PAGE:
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Implementing Binary Search to Find Elements in Python Sorted Arrays

Updated: at 03:12 AM

Binary search is an efficient algorithm for finding an element in a sorted array. It works by repeatedly dividing the search interval in half, eliminating parts of the array that cannot contain the target element until it is found. Binary search is much faster than linear search, especially for large arrays, as it eliminates half of the remaining elements after each iteration. This article provides a comprehensive guide on implementing binary search in Python, examining the algorithm logic, code examples, complexity analysis, and variations.

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Binary search follows the divide-and-conquer algorithm strategy to search for an element in an array. The key requirements are:

The basic steps are:

  1. Initialize the start and end index for the search space.

  2. Calculate the middle index as the average of the start and end indices.

  3. Compare the target value to the middle element.

  4. If it matches, return the middle index.

  5. Else if the target is less than the middle, make the end index equal to the middle - 1.

  6. Else if the target is greater than the middle, make the start index equal to the middle + 1.

  7. Repeat steps 2-6, successively narrowing the search space interval, until the target is found or the interval is empty.

  8. If the search space empties, return -1 to indicate the target is not found.

This halves the search space each iteration, providing a worst-case time complexity of O(log n).

Here is an implementation of binary search in Python:

def binary_search(arr, target):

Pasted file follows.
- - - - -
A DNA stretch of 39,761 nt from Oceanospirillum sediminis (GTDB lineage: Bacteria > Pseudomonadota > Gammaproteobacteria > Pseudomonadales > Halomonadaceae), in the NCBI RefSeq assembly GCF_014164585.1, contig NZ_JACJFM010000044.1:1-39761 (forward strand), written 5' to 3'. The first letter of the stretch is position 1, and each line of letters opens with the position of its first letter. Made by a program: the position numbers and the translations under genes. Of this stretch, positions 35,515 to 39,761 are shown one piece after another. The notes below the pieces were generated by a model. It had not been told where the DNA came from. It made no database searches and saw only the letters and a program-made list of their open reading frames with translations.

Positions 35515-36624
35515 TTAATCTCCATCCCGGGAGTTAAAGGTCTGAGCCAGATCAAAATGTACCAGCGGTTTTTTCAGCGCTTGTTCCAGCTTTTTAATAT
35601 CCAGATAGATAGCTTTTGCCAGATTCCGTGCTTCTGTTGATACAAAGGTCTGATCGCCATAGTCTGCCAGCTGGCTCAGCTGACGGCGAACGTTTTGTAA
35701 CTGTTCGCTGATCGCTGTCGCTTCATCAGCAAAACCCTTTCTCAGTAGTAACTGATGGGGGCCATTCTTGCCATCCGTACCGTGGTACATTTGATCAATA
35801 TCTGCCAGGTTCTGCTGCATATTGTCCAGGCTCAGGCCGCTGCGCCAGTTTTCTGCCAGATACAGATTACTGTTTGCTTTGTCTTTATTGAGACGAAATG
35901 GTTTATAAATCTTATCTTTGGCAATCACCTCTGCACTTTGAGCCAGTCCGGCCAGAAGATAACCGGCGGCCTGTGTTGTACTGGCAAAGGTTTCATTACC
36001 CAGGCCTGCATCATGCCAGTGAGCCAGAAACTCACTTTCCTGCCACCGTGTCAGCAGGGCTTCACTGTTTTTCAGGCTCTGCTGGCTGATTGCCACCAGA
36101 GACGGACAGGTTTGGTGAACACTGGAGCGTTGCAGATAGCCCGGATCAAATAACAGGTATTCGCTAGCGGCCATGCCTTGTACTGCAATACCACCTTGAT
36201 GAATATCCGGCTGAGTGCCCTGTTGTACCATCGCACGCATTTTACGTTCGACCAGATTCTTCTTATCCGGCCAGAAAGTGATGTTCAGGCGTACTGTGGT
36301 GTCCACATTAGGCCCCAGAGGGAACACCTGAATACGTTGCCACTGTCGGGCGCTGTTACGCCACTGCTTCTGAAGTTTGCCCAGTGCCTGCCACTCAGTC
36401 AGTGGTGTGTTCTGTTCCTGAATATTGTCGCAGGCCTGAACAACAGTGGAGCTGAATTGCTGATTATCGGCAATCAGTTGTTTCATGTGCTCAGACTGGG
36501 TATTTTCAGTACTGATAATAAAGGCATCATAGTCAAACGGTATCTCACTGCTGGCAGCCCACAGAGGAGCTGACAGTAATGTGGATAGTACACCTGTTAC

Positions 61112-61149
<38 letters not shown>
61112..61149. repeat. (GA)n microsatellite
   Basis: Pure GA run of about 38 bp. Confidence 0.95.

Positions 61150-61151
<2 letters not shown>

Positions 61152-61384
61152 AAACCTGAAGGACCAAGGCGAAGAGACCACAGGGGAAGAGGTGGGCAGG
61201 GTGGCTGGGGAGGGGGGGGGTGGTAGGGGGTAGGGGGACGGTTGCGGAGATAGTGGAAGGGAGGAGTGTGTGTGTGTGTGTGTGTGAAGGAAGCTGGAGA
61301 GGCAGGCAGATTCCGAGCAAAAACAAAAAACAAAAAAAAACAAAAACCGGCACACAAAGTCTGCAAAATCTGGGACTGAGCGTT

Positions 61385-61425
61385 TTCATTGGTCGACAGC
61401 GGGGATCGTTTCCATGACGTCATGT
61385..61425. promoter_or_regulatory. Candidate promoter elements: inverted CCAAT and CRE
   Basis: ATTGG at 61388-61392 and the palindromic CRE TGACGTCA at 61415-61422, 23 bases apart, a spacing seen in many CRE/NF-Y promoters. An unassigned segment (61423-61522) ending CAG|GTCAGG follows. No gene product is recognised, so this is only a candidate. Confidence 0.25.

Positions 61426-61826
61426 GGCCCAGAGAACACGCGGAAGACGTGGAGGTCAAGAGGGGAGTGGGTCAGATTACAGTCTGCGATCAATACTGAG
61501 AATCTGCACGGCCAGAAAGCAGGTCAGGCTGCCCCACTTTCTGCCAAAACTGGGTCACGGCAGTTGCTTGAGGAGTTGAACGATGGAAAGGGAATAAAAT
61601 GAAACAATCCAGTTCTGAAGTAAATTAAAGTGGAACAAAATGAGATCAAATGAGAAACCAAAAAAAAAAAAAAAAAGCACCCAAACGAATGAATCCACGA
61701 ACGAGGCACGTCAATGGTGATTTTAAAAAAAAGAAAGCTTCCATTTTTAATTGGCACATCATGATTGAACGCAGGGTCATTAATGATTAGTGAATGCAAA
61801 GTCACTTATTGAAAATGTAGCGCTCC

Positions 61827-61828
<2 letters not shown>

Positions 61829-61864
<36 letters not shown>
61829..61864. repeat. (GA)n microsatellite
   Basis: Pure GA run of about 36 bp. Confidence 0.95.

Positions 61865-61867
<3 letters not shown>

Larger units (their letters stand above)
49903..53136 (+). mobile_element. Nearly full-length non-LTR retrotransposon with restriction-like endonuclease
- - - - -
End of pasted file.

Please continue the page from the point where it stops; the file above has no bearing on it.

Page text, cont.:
start = 0
  end = len(arr) - 1

  while start <= end:

    mid = (start + end) // 2

    if arr[mid] == target:
      return mid

    elif arr[mid] < target:
      start = mid + 1

      end = mid - 1

  return -1

To use this function:

arr = [1,5,23,111,144,500]
target = 144

result = binary_search(arr, target)

if result != -1:
  print("Element found at index", result)
  print("Element not found")

This prints “Element found at index 4”, since 144 exists at index 4 in the array.

Handling Edge Cases

The basic implementation above does not handle edge cases properly. Here are some improvements:

1. Empty array: Check if the array is empty before searching and return -1 directly.

if len(arr) == 0:
  return -1

2. Out of bounds indices: Calculate the mid index using:

mid = start + (end - start) // 2

This avoids overflow when start and end are large.

3. Repeated elements: Return the leftmost index in case of duplicates.

while start < end:

  # Other code

  if arr[mid] == target:
    end = mid

return start

Complexity Analysis

Time Complexity:

As the search space is halved each iteration, binary search takes O(log n) time in the worst case, where n is the array size. The number of iterations before the space is reduced to 1 is log2(n).

Space Complexity:

The algorithm runs in O(1) constant space, as it only stores the start, end, mid indices and does not use any other data structure.

Optimizations and Variations

Here are some optimizations and variations of binary search:

Example Binary Search Code Snippets

Here are some examples demonstrating the optimizations and variations of binary search discussed above:

Recursive Implementation

def binary_search_recursive(arr, target, start, end):

  if start > end: